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Boston Dynamics' Robot Dog Will Be Available Next YearThe secretive company has long been research-focused, but that doesn’t mean it hasn’t been thinking about what consumers want out of SpotMini.
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Phys.org - latest science and technology news stories

Time travellers welcome at Hawking's memorial serviceThe public ballot for tickets to Professor Stephen Hawking's thanksgiving service opened Saturday—with visitors from the future welcome to apply.
6h
Latest Science News -- ScienceDaily

Researchers question conservation community's acceptance of trophy huntingResearchers are challenging the premise that trophy hunting is an acceptable and effective tool for wildlife conservation and community development.
12min
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Latest Science News -- ScienceDaily

Dozens of binaries from Milky Way's globular clusters could be detectable by LISAA next-generation observatory, called LISA, is expected to be in space in 2034, and it will be sensitive to gravitational waves of a lower frequency than those detected by the Earth-bound Laser Interferometer Gravitational-Wave Observatory (LIGO).
15min
Latest Science News -- ScienceDaily

Multi-drug resistant infections rising in childrenAntibiotic-resistant Acinetobacter baumannii infections, one of the most common hospital-acquired infections in children across the United States, are on the rise.
12min
Science : NPR

New Orleans Pressured To Reconsider Permit For Power Plant Backed By Paid ActorsIn New Orleans, activists who spoke in favor of a proposed gas plant turned out to be paid actors. Environmentalists are calling on the city council to reconsider its approval of a plant permit.
1h
Science : NPR

Doctor Behind Asperger's Syndrome Subject To Name ChangeIn the book "Asperger's Children: The Origins of Autism in Nazi Vienna," Edith Sheffer writes about the doctor who first diagnosed Asperger's Syndrome. Sheffer tells NPR's Michel Martin how Hans Asperger's Nazi ties were hidden for years.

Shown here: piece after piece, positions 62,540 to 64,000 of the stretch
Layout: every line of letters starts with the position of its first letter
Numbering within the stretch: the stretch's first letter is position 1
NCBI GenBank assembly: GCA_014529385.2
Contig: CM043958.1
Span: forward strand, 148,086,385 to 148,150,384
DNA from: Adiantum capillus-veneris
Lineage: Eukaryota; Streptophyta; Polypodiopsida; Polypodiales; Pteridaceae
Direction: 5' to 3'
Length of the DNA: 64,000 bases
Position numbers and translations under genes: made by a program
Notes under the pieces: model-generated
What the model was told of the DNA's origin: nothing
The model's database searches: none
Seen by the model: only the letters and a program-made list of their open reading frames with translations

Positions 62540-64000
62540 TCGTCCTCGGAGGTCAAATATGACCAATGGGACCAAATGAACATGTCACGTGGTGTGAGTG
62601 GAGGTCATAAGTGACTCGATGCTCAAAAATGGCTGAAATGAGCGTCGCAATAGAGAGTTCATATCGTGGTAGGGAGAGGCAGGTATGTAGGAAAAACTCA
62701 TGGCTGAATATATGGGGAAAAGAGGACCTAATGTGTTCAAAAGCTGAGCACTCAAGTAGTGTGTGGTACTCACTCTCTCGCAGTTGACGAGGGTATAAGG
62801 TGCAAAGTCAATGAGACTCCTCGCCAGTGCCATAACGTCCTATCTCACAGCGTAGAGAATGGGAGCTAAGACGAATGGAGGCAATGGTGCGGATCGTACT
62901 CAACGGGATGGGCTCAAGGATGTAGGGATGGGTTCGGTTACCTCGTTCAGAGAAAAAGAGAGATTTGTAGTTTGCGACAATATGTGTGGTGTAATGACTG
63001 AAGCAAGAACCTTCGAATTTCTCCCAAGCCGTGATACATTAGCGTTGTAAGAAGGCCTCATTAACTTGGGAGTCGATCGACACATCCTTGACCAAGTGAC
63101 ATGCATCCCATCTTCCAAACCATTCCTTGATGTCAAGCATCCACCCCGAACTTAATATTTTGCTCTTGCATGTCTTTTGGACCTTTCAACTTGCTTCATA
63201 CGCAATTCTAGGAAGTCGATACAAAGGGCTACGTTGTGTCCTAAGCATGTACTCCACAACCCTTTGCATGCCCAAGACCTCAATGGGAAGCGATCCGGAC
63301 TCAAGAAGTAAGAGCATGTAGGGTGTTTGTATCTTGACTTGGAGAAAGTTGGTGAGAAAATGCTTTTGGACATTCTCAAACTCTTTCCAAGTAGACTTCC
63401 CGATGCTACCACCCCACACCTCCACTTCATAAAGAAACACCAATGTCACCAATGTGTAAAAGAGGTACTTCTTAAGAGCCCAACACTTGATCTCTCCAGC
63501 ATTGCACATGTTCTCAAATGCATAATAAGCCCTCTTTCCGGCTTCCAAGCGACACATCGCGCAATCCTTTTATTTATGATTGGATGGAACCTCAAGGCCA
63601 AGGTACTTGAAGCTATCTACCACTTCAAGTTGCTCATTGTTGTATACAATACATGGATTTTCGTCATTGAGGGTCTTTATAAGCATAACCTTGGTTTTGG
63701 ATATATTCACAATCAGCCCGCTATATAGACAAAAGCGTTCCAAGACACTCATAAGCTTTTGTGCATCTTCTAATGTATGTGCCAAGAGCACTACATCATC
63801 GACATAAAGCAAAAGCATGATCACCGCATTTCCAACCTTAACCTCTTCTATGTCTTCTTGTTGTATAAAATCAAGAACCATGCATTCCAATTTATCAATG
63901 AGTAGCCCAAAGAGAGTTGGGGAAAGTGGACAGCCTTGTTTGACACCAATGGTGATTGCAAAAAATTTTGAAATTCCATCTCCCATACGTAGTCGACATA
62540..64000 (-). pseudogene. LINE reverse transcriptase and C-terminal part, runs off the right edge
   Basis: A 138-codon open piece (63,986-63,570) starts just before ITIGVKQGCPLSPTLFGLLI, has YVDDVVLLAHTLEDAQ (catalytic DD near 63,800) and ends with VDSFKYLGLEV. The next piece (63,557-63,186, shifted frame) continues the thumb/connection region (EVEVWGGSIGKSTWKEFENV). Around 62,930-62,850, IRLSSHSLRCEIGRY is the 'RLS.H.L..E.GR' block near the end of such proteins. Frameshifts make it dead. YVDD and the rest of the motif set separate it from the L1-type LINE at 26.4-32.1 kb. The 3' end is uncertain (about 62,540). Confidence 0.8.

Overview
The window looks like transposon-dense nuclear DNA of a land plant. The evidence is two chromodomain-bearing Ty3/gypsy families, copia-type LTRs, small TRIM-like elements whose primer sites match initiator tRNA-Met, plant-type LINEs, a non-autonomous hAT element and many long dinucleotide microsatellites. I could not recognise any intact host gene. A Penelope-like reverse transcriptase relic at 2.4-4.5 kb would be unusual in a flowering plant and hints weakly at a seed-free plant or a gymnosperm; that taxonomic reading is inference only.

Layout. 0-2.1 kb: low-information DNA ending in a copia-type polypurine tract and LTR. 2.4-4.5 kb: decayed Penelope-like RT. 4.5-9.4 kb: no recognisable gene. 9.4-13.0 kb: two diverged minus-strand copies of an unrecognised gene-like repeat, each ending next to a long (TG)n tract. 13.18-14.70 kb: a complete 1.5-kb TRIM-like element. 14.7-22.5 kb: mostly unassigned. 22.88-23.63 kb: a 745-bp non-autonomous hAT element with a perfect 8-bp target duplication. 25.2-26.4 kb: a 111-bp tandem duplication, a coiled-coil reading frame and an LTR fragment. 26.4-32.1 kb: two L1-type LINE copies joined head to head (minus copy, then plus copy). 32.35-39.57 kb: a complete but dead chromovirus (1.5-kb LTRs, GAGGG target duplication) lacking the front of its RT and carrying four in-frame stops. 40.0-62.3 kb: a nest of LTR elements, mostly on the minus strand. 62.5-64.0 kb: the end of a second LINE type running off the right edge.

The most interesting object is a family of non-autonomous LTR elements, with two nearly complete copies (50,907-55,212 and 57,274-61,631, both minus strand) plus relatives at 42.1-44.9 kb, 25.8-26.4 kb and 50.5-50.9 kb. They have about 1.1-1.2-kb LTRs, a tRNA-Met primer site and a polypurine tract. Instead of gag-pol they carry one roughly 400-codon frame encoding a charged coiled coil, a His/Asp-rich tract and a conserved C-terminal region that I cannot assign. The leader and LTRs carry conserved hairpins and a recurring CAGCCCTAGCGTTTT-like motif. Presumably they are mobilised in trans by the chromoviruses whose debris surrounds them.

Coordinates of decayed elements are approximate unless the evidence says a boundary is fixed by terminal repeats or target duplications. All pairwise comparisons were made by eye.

1h
Phys.org - latest science and technology news stories

Breeding wolverine heralds comeback in Washington's CascadesThe first breeding female wolverine has been documented south of Interstate 90 in modern times, confirming a comeback for the charismatic carnivore in the Cascades.
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Big Think

Haven’t we met before? On doppelgängers and perceptionSomewhere out there, perhaps in another place and time, there’s a person who looks like your identical twin stranger — at least to an untrained observer. Read More
3h
Scientific American Content: Global

John Urschel's Favorite TheoremIn which we are honored to be the second-favorite podcast appearance of the only MIT applied math graduate student who has played in the NFL -- Read more on ScientificAmerican.com
3h
Science : NPR

Tardis Optional: Time Travelers Invited To Stephen Hawking ServiceApplications to attend a memorial service for the famous scientist are open to the public. Anyone born between 1918 and 2038 can apply. (Image credit: Philip Toscano/AP)
3h
Big Think

7 Greek philosophers beyond Plato, Socrates, and AristotleYou've heard of the big Greek philosophers. Now, read about the ones who inspired them. Read More
4h
Phys.org - latest science and technology news stories

Net neutrality rules have an official end dateThe Federal Communications Commission's repeal of net neutrality rules will take effect in a month, it announced Thursday.
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Phys.org - latest science and technology news stories

We asked Google Assistant, Amazon 's Alexa and Apple's Siri 150 questions. Here's who won.OK Google, we get it. You are smarter than the other assistants.
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Phys.org - latest science and technology news stories

Wolves on a plane: How a sanctuary pulled off rewilding 4 critically endangered pupsIt was just before 5 a.m. and four critically endangered wolves were tucked under a seat on a commercial flight from St. Louis to Arizona.
5h
Phys.org - latest science and technology news stories

Hawaii volcano raises concerns of eruptions along West CoastThe eruption of a Hawaii volcano in the Pacific "Ring of Fire" has experts warily eyeing volcanic peaks on America's West Coast that are also part of the geologically active region.
6h
The Atlantic

How Useful Is Fear?F ranklin D. Roosevelt no doubt meant to be soothing when he insisted, “The only thing we have to fear is fear itself.” A quick and terrifying tour through the academic literature on fear, though, reveals just how much heavy lifting that only was doing. Our fears run broad and deep, and are every bit as diverse as we are. The 2017 version of Chapman University’s Survey of American Fears tabbed “c
6h
Scientific American Content: Global

Freeman Dyson's Solution to the Problem of EvilDyson’s principle of maximum diversity says that without hardship and suffering, life would be too dull -- Read more on ScientificAmerican.com
6h
The Atlantic

The Ecstatic Empathy of MotherhoodBecoming a mother changed the way Nanfu Wang saw the world. This is an experience common to new parents, but it’s often ineffable. Wang’s new film, Between Everything , renders the perspective shift of motherhood in cinematic poetry. Premiering on The Atlantic today, the film uses evocative imagery and sparse narration to convey the mutability of time that Wang experienced after her child was bor